Crypto-assets should be assigned a flat risk weight of 800% – Swiss financial watchdog, FINMA, has been advising financial institutions.
FINMA Sets Tough Restrictions
The Swiss Financial Market Supervisory Authority (FINMA), has yet to take an official stand on how crypto-assets should be merged into Basel III capital requirements.
However, it was reported earlier by swissinfo.ch that FINMA in a letter to EXPERTsuisse, an association representing Swiss trustees and accountants, has recommended that crypto-assets should be risk weighted at eight times their market value by banks while calculating “loss-absorbing capital buffers”.
The letter said:
FINMA has recently received an increasing number of enquiries from banks, and securities dealers holding positions in crypto-assets and are subject to capital adequacy requirements, risk distribution regulations and regulations for the calculation of short-term liquidity ratios.
FINMA advises financial players that digital assets should be “assigned a flat risk weight of 800% to cover market and credit risks, regardless of whether the positions are held in the banking or trading book” until Basel Committee on Banking Supervision comes up with its recommendations.
Cap on Crypto-Trading
A risk weight of 800% is towards the higher end of the range. This indicates that FINMA considers cryptocurrencies as a volatile asset class. According to experts, this puts cryptocurrency trading at par with hedge fund market activity.
While Bitcoin is currently priced at around $6400, a bank should consider the value as $50,000 on its books for the calculation of risk-weighted worth. The bank must thus keep aside a large portion of capital to cover potential losses while trading cryptocurrencies.
The regulator has also set a cap on cryptocurrency trading. FINMA recommends 4% of total capital when adding both long and short positions. Institutions have been advised to report when they hit the limit.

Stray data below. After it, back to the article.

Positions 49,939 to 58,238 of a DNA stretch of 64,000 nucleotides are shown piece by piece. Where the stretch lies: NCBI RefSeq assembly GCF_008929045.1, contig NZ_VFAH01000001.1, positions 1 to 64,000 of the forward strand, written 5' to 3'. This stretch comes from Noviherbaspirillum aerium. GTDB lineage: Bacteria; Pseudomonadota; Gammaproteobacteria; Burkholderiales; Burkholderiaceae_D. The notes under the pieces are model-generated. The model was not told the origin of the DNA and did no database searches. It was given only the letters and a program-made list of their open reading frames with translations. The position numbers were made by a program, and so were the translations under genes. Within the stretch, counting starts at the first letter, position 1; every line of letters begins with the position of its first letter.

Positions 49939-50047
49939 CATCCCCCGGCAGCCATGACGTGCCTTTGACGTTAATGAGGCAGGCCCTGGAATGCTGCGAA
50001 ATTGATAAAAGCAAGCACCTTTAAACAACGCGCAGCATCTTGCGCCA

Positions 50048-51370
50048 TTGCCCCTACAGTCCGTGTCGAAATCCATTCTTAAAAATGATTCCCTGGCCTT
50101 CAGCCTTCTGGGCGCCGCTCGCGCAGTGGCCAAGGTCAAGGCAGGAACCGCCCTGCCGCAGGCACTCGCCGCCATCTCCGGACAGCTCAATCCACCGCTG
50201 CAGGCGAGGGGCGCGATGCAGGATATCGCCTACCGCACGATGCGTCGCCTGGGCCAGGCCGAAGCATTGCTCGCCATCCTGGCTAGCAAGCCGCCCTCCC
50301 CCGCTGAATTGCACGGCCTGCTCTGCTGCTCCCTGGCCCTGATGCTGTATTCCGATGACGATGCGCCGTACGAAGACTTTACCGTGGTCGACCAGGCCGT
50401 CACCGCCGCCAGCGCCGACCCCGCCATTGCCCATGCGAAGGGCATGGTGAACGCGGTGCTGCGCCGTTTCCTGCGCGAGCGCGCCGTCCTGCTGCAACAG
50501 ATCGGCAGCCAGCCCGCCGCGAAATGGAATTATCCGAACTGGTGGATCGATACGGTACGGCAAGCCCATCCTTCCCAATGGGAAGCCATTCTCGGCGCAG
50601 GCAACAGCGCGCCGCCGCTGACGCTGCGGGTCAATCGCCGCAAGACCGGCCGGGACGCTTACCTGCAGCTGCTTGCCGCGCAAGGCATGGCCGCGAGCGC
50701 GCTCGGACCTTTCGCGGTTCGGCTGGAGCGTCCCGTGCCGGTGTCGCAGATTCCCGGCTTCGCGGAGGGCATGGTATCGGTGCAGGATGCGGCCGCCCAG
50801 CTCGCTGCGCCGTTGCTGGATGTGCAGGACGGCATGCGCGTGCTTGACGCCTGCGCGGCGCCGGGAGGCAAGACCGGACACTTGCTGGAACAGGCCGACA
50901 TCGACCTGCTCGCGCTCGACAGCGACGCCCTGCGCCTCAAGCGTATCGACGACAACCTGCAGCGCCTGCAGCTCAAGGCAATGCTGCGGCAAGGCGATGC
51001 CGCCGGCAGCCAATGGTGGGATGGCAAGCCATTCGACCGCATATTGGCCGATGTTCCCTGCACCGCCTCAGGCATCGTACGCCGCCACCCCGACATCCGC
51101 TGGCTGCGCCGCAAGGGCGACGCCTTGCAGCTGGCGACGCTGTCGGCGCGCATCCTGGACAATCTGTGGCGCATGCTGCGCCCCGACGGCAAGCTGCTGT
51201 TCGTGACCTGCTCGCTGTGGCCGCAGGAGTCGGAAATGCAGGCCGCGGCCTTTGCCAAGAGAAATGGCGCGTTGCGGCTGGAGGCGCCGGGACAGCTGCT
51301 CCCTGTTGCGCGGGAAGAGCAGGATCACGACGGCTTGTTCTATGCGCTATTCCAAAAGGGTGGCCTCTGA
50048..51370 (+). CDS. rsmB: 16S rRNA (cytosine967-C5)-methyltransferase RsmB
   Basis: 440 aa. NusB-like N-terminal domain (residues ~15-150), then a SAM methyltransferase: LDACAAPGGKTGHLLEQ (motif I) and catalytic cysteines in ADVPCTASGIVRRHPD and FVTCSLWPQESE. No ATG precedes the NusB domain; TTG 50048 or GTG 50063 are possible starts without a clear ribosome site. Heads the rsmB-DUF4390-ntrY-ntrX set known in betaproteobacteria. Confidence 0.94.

The regulator believes that cryptocurrencies cannot be considered as a highly liquid asset when finding liquidity ratios (the amount of cash or capital banks must keep aside to cover short-term losses).
Which Institutions Does It Apply To?
In addition to traditional financial institutions and banks, the guidelines may also apply to the crypto banks that are being established in Switzerland.
SEBA is one such bank that has applied for a license to be able to operate a bank along with crypto-based services. Guido Bühler, CEO of SEBA reportedly told swissinfo.ch:
SEBA acknowledges the guidelines which may be justified for certain models on how crypto assets are handled and held. We believe that the guidelines have a limited impact on SEBA’s business model.
The Bitcoin Association Switzerland said, “It’s encouraging to see banks no longer turning down the increasing number of client requests for crypto services but asking for guidance and providing their input along the way,” adding, “This is the Swiss financial centre’s first step towards moving into the next decade where assets are no longer held in a single, central custody but instead are held on the blockchain.”
The Basel committee is expected to meet on November 26-27 when it may come up with its stance on cryptocurrencies within the traditional financial institutions.
What are your thoughts on the guidelines set by FINMA? Let us know in the comments below.
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